Trends in Animal Production

(Meat Atlast 2014)

Meat Society: Number 2 in a series exploring issues related to curbing demand for animal products, an important climate change solution for individuals and nations alike, especially in Western states where meat and diary consumption dwarfs other regions.

Excerpt from Meat Climate Change: The 2nd Leading Cause of Global Warming by Moses Seenarine, (2016). Xpyr Press, 348 pages ISBN: 0692641157)

Agriculture generates over a quarter of the world's greenhouse pollution, overwhelmingly from livestock production. There are billions of farm animals worldwide, far surpassing human populations. In 2013, the cattle population reached 1.4 billion animals, up 54% from 1963. The number of chickens ballooned from 4.1 billion to 21.7 billion between 1963 and 2013. During the same period, the pig population soared upwards 114% to reach 977 million.(520)

Animal numbers will proliferate along with greenhouse gases (GHGs). Pork and poultry will grow at faster rates than cows. According to one study, there will be "a net increases in GHGs from the agricultural and livestock sectors but a diminishing trend in the emissions intensities across commodities (GHGs per unit of product)."(521)

'Red meat' refers to cow, pig, sheep, and goat carcass, and their flesh contained in processed foods. 'Processed meat' refers to nonhuman animal flesh preserved by smoking, curing or salting, or addition of chemical preservatives, and flesh contained in processed foods. Both are set to expand sharply by 2050. Global animal carcass production has quadrupled from 78 million tonnes (mt) (171 billion lb) in 1963, to 308 mt (678 billion lb) in 2012. For 2014, the Food and Agricultural Organization (FAO) forecasts a further expansion to 311.6 mt (686.9 billion lb). Annually, the world produces 124 mt (273 billion lb) of chicken and 59 mt (130 billion lb) of cow carcass.(522)

In 2014, according to Eurostat data, Germany, Spain, France, and UK had the highest number of livestock. The largest number of pigs was in Germany and Spain (28.3 and 26.6 million heads respectively), the most cows in France (19.3 million heads) and sheep (23.0 million heads) in the UK.

Animal intake will rise 75% by 2050, and cow's milk by 65%, compared with 40% for cereals. By 2020, Chinese will consume an extra 20 million tonnes (mt) or 44 billion pounds of animal carcass and cow's milk a year.(523) From 1997 to 1999, global average consumption of animal carcass and cow's milk products was 36 kg (79.3 lb) per year. The average was 88 kg (194 lb) per year in industrialized countries and in South Asia, it was 5 kg (11 lb) per person per year.(524)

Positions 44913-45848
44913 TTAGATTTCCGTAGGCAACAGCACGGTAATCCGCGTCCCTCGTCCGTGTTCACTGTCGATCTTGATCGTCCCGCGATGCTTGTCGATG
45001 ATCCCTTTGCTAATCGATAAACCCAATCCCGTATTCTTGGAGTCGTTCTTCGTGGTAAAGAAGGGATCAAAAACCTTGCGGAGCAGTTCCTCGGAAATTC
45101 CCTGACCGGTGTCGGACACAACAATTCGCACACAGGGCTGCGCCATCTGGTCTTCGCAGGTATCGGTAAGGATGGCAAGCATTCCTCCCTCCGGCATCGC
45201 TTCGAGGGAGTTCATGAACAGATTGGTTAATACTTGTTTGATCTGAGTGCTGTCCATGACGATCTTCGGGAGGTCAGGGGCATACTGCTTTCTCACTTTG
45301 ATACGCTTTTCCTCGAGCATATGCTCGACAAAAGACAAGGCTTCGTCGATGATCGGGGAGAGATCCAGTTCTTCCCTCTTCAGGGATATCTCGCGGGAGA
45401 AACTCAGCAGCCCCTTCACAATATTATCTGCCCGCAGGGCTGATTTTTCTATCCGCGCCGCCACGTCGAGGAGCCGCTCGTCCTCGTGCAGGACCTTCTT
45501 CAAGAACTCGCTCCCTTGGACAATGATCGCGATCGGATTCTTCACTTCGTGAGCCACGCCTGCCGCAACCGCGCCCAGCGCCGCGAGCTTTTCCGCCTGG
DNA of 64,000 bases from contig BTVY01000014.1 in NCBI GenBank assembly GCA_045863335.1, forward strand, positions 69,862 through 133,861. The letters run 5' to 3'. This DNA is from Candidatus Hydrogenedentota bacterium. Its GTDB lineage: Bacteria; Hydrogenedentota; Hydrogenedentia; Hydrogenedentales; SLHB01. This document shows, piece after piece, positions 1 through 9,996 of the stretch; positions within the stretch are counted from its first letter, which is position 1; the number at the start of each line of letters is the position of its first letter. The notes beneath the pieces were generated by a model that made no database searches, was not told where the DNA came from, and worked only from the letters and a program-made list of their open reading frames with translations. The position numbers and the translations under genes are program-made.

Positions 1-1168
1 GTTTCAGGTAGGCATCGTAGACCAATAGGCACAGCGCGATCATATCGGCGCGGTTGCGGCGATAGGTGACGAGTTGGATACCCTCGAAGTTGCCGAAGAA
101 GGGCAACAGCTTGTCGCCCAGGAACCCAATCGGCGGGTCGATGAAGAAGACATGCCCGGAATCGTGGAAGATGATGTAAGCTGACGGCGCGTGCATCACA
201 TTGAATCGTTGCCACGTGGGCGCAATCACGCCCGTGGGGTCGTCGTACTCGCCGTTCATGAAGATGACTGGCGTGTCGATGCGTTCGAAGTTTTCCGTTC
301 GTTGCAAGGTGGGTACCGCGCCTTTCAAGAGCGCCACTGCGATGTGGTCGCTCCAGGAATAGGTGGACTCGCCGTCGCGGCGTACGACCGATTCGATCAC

By 2012, on average, every person on Earth consumed 42.9 kg (94.4 lb) of animal flesh alone. In industrialized countries, average animal carcass consumption reached 76.2 kg (168 lb) per year. And in developing countries, the annual average animal flesh consumption was 33.4 kg (73.6 lb). People living in developed countries such as Australia eat roughly their own weight in animal carcass every year, consuming in excess of 80 kg (176 lb) each, or about 224 grams (8 oz) a day. That is the equivalent of almost two quarter-pound burgers every day. In Asia, the animal sector is expected to see an 80% growth by 2022.(525) 

And climate-altering gases from food production will go up 80% if animal flesh and cow's milk consumption continue to climb at its current rate.(526) From 1970 to 2000, chicken egg consumption has doubled worldwide, with a bigger increase in developing countries compared to industrial countries. During this same period, there was little variation in butter and cheese intake at the global level.(527)

Global animal carcass production is projected to double from 229 mt (504.8 billion lb) in 1999/2001, to 465 mt (1.024 trillion lb) in 2050. Almost half the additional carcass consumed will come from chicken carcass by 2022. Cow's milk output is projected to swell from 580 mt (1.278 trillion lb) to 1,043 mt (2.298 trillion lb) in the same period. The daily average in developing countries is 47 grams (1.6 oz). Based on this huge difference in consumption, one team of medical experts argue that "for the world's higher-income populations, greenhouse-gas emissions from meat eating warrants the same scrutiny as do those from driving and flying."(528)

Chapter 14, DIET OR POPULATION? pg. 139-140

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